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(See GMEET <GO> for more on the G-20 meetings.)
Oct. 12 (Bloomberg) -- The U.S. will intensify its call for forceful action to stem Europe’s debt crisis at a meeting of Group of 20 nations in Paris this week, the Treasury Department’s top international official said.
“The consequences of delay are growing,” Lael Brainard, Treasury undersecretary for international affairs, said in a press briefing in Washington today. “Against a backdrop of elevated risks to the recovery, the United States will intensify our call for resolute action.”
Treasury Secretary Timothy F. Geithner will attend the G-20 finance ministers meeting Oct. 13-14. European officials are trying to resolve the continent’s debt crisis, which has pushed Greece to the brink of default, shaken world markets and fueled speculation the 17-nation euro currency might not survive in its current form.
“The Europeans recognize that they have to put in place a much more substantial, much more powerful response if they’re going to achieve their objectives, which is helping countries reform,” Geithner said in a Bloomberg Television interview yesterday.
Brainard, asked whether the International Monetary Fund should step up aid to Europe, said the organization already is playing an important role. The Washington-based IMF, with close to $400 billion dollars available to lend, has “ample” capacity, she said.
Progress in China
On China, Brainard reiterated the Obama administration’s view that the nation has shown “progress” on allowing its currency to strengthen even as the U.S. “would like to see a faster rate of appreciation.” The Chinese yuan has gained about 10 percent in real terms against the U.S. dollar since mid-2010.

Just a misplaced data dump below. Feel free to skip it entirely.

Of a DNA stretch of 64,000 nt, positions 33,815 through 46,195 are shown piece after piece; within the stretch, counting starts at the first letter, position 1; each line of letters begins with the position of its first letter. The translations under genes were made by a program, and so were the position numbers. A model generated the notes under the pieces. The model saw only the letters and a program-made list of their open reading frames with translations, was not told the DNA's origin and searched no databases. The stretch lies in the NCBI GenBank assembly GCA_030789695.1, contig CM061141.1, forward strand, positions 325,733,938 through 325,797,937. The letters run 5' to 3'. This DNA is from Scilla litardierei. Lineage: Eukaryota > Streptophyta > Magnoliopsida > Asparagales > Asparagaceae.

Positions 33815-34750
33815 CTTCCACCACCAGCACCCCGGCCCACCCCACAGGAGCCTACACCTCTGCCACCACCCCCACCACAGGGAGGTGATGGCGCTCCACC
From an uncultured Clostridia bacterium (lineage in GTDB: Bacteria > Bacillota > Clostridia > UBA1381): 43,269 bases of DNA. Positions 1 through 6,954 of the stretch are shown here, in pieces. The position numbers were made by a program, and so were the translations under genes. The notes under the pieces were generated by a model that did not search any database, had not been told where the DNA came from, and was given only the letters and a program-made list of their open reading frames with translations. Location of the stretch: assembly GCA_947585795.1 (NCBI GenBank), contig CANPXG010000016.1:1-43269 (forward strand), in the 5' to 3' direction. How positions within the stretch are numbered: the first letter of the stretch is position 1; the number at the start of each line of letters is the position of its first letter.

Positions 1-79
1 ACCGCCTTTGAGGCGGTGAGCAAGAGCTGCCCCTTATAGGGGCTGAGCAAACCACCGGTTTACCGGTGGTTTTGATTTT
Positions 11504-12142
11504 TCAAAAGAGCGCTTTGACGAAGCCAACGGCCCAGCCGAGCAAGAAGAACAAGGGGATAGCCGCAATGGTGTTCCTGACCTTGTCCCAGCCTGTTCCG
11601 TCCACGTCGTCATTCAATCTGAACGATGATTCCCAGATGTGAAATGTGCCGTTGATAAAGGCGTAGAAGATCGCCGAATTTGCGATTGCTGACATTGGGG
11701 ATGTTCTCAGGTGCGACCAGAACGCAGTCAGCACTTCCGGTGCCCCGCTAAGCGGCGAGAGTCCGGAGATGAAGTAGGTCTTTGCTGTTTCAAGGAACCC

German and French leaders pledged at a meeting Oct. 9 to devise a plan to recapitalize banks, help Greece and strengthen Europe’s economic governance. German Chancellor Angela Merkel, after meeting French President Nicholas Sarkozy, said Europe will do “everything necessary” to ensure that banks have enough capital.
“U.S. authorities are concerned that the Europeans have not put enough money in the window, in some sense, to convince the markets,” Edwin M. Truman, a senior fellow with the Peterson Institute for International Economics, said in an interview.
The European Union’s top banking regulator has discussed plans to require banks to maintain a capital benchmark of 9 percent following a review of their reserve levels, according to a person familiar with the talks.
That figure would be a benchmark for assessing whether lenders have enough capital to withstand sovereign-debt writedowns in the wake of the crisis, said the person, who can’t be identified because the talks are private. The European Banking Authority discussed the possible 9 percent threshold at a meeting of its supervisory board in London last week, the person said.
A Geithner trip to Poland last month ended with European counterparts rebuffing his suggestions and taking shots at U.S. economic woes.
U.S. officials will likely continue their message that Europe needs “to recapitalize their banks or impose losses on private investors,” said Phillip Swagel, who was an assistant Treasury secretary for economic policy in the George W. Bush administration. “The longer they wait, the more uncertainty there will be.”
--With assistance from Sandrine Rastello in Washington, Ben Moshinsky in London and Aaron Kirchfeld in Frankfurt. Editors: Chris Wellisz, Paul Badertscher
To contact the reporters on this story: Ian Katz in Washington at Ikatz2@bloomberg.net; Cheyenne Hopkins at Chopkins19@bloomberg.net
To contact the editor responsible for this story: Christopher Wellisz at firstname.lastname@example.org